Storage of data at remote locations or on the cloud storage platform is commonplace these days. Therefore, a data user should ensure that the contracts with its storage or cloud providers require the data processor to protect personal data in accordance with the PDPA and the data user’s internal security policies.

Audit clauses and provisions granting the right to the data user to monitor and inspect its data processor’s systems should also be included in the contracts.

A data user may also consider seeking indemnities in the event its data processor defaults on its obligations. However, as a breach of the PDPA attracts not only fines, but possibly, imprisonment, it should be noted that indemnities will not shield a data user from criminal liability.

 

Retention periods

As the PDPA only permits personal data to be kept for “as long as necessary”, retention periods should be stipulated for personal data which are in the data user’s possession. Retaining personal data in accordance with statutory requirements, such as the income tax retention period or the limitation period for commencing legal proceedings, would appear to be acceptable.

Retaining personal data beyond the relevant periods required by law is permissible if a data user is able to justify the retention of the data for that period (e.g. use of the data is still required, the agreement between the data user and data subject is still valid and being performed).  

 

Awareness and training

It is imperative that all members of a data user’s organisation are made aware of the organisation’s obligations under the PDPA.

For example, a data user’s sales force must be aware that collection or use of personal data without consent and notification could potentially be in violation of the PDPA. Personnel who are tasked with dealing with data subjects should be given training on the standard operating procedures before collecting and using data, for example, by ensuring that the customer signs off on the consent and notice form and subsequently, submitting such form to the designated department for safe-keeping.

Although the PDPA does not provide for the reporting of breaches of the PDPA, it would be good practice for a data user to have an internal breach reporting system, and to take remedial action immediately upon discovery of any breach to avoid complaints being lodged with the Commissioner against the data user.

 

Registration as a data user

A data user who is included in any class of data users listed in the Personal Data Protection (Class of Data Users) Order 2013 (“Order”) is required to register with the Personal Data Protection Commission (“Commission”) within three months from the date that the PDPA came into force. The classes of data users are: communications, banking and financial institutions, insurance, health, tourism and hospitalities, transportation, education, direct selling, services, real estate and utilities.

Fees are chargeable for registration and it is envisaged that the registration is to be valid for 24 months, after which renewal is required.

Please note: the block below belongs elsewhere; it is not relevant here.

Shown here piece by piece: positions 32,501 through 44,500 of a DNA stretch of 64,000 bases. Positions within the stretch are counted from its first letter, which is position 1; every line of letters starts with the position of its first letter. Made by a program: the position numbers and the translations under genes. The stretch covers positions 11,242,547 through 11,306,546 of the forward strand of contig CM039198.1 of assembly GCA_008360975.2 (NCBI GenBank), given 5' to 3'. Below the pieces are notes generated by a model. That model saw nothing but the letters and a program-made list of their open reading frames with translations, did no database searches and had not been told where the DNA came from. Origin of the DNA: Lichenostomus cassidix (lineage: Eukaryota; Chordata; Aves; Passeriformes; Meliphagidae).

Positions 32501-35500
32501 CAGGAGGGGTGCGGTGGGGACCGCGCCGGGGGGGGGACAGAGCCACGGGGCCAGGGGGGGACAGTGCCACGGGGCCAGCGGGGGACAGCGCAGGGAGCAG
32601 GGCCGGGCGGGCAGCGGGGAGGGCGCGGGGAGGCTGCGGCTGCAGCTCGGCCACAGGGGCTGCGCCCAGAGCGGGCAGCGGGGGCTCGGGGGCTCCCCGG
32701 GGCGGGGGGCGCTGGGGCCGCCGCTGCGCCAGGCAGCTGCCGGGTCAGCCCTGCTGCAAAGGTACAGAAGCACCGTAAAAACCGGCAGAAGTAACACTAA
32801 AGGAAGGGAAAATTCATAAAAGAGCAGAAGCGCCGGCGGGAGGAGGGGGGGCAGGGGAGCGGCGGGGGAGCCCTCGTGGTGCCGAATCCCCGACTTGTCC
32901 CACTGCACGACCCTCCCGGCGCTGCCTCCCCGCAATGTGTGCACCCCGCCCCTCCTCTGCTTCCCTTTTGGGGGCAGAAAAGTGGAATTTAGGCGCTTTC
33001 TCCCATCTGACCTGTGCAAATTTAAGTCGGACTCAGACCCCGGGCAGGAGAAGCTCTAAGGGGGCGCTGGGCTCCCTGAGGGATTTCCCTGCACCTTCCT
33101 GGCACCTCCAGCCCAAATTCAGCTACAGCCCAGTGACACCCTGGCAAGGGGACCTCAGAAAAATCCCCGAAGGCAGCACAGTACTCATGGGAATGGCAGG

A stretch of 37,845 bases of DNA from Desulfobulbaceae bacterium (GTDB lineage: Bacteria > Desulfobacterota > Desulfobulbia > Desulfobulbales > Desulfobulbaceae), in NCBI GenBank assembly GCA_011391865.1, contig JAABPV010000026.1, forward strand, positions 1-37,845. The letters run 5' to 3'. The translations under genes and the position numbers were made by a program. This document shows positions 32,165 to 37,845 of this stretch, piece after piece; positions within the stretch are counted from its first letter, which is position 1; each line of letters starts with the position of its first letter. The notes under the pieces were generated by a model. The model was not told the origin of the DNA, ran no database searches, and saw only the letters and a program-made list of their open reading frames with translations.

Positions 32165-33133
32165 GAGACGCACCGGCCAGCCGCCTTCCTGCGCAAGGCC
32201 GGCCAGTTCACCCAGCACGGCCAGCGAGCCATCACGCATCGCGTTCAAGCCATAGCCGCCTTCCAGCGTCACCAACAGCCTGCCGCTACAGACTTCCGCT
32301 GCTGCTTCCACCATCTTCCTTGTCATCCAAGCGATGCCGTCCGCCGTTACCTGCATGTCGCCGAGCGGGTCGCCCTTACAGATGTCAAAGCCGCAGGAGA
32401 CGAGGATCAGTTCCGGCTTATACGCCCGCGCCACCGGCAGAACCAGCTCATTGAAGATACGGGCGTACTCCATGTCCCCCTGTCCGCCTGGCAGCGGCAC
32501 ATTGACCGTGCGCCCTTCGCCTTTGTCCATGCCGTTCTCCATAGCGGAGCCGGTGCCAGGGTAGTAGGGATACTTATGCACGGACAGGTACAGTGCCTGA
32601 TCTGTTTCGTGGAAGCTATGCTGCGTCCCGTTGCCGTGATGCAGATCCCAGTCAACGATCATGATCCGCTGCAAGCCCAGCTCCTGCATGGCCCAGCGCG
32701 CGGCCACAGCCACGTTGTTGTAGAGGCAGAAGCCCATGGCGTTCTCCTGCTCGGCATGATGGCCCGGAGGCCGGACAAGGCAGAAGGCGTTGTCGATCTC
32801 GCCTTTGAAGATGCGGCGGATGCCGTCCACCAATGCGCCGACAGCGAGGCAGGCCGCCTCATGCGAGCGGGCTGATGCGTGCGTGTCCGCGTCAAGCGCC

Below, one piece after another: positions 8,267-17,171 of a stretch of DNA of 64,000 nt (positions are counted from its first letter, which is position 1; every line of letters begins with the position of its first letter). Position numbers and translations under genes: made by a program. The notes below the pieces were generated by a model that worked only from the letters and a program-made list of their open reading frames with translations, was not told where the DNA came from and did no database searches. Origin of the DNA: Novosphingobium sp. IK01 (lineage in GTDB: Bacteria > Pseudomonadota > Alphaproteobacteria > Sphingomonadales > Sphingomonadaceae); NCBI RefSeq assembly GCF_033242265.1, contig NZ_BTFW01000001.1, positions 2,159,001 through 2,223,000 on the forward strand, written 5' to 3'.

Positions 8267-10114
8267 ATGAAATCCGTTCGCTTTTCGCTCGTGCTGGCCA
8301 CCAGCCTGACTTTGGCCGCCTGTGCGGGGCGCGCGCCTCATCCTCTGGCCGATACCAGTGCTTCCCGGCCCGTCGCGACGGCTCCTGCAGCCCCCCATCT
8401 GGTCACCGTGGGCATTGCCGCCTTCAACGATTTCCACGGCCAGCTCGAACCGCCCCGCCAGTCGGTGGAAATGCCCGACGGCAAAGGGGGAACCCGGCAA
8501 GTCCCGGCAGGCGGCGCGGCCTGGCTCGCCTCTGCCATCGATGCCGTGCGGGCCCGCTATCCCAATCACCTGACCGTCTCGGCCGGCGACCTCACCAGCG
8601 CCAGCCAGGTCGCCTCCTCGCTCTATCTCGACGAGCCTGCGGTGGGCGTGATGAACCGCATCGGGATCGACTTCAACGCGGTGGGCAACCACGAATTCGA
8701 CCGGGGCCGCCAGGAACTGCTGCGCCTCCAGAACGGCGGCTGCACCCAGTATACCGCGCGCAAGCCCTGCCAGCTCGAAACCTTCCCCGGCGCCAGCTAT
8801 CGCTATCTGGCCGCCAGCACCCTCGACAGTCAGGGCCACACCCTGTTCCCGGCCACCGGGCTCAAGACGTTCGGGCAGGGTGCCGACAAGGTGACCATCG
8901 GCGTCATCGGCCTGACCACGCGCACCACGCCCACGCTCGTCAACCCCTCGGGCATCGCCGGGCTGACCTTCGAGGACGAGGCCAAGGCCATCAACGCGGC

As the grace period to apply for registration is short, a data user should submit its application without delay. If a data user falls into more than one of the classes specified, a separate application has to be filed for each class.

 

EXERCISE RESTRAINT

The PDPA requires that personal data be processed only for a purpose directly relating to the activity of the data user and should not be excessive. In this regard, the Privacy Commissioner for Personal Data in Hong Kong recently made a finding that the collection by a fitness centre of copies of identity cards and full birth date particulars of its members amounted to “excessive collection of personal data”. The data user has indicated that it will appeal against the decision. 

Aside from the PDPA’s restrictions on data collection, a data user should also appreciate that the more personal data it holds, the more responsibilities it will assume in ensuring that the personal data is processed and protected in accordance with the data protection principles in the PDPA

Thus, the rule of thumb for a data user is to exercise restraint and collect only personal data which are necessary for its operations.

 

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RECOMMENDED COMPLIANCE CHECKLIST

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Audit all personal data to determine which data is essential

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Prepare notification and consent forms, if required

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Implement processes and mechanisms to deal with access and correction requests

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Establish standard operating procedures to deal with inquiries and complaints

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Evaluate security measures

  • impose higher levels of security for sensitive or critical personal data
  • grant access only on a ‘need-to-know’ basis
  • require personnel handling personal data to sign confidentiality agreement
  • develop a security policy

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Review contracts with data processors

  • ensure they provide sufficient guarantees for security of personal data
  • include back–to-back provisions and indemnities
  • include right to audit, monitor and inspect their systems

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Establish retention periods for personal data and  destroy data after expiration of retention period

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Instil awareness and provide training for all members in the organisation

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Refrain from collecting data unnecessarily

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Register with Commissioner if necessary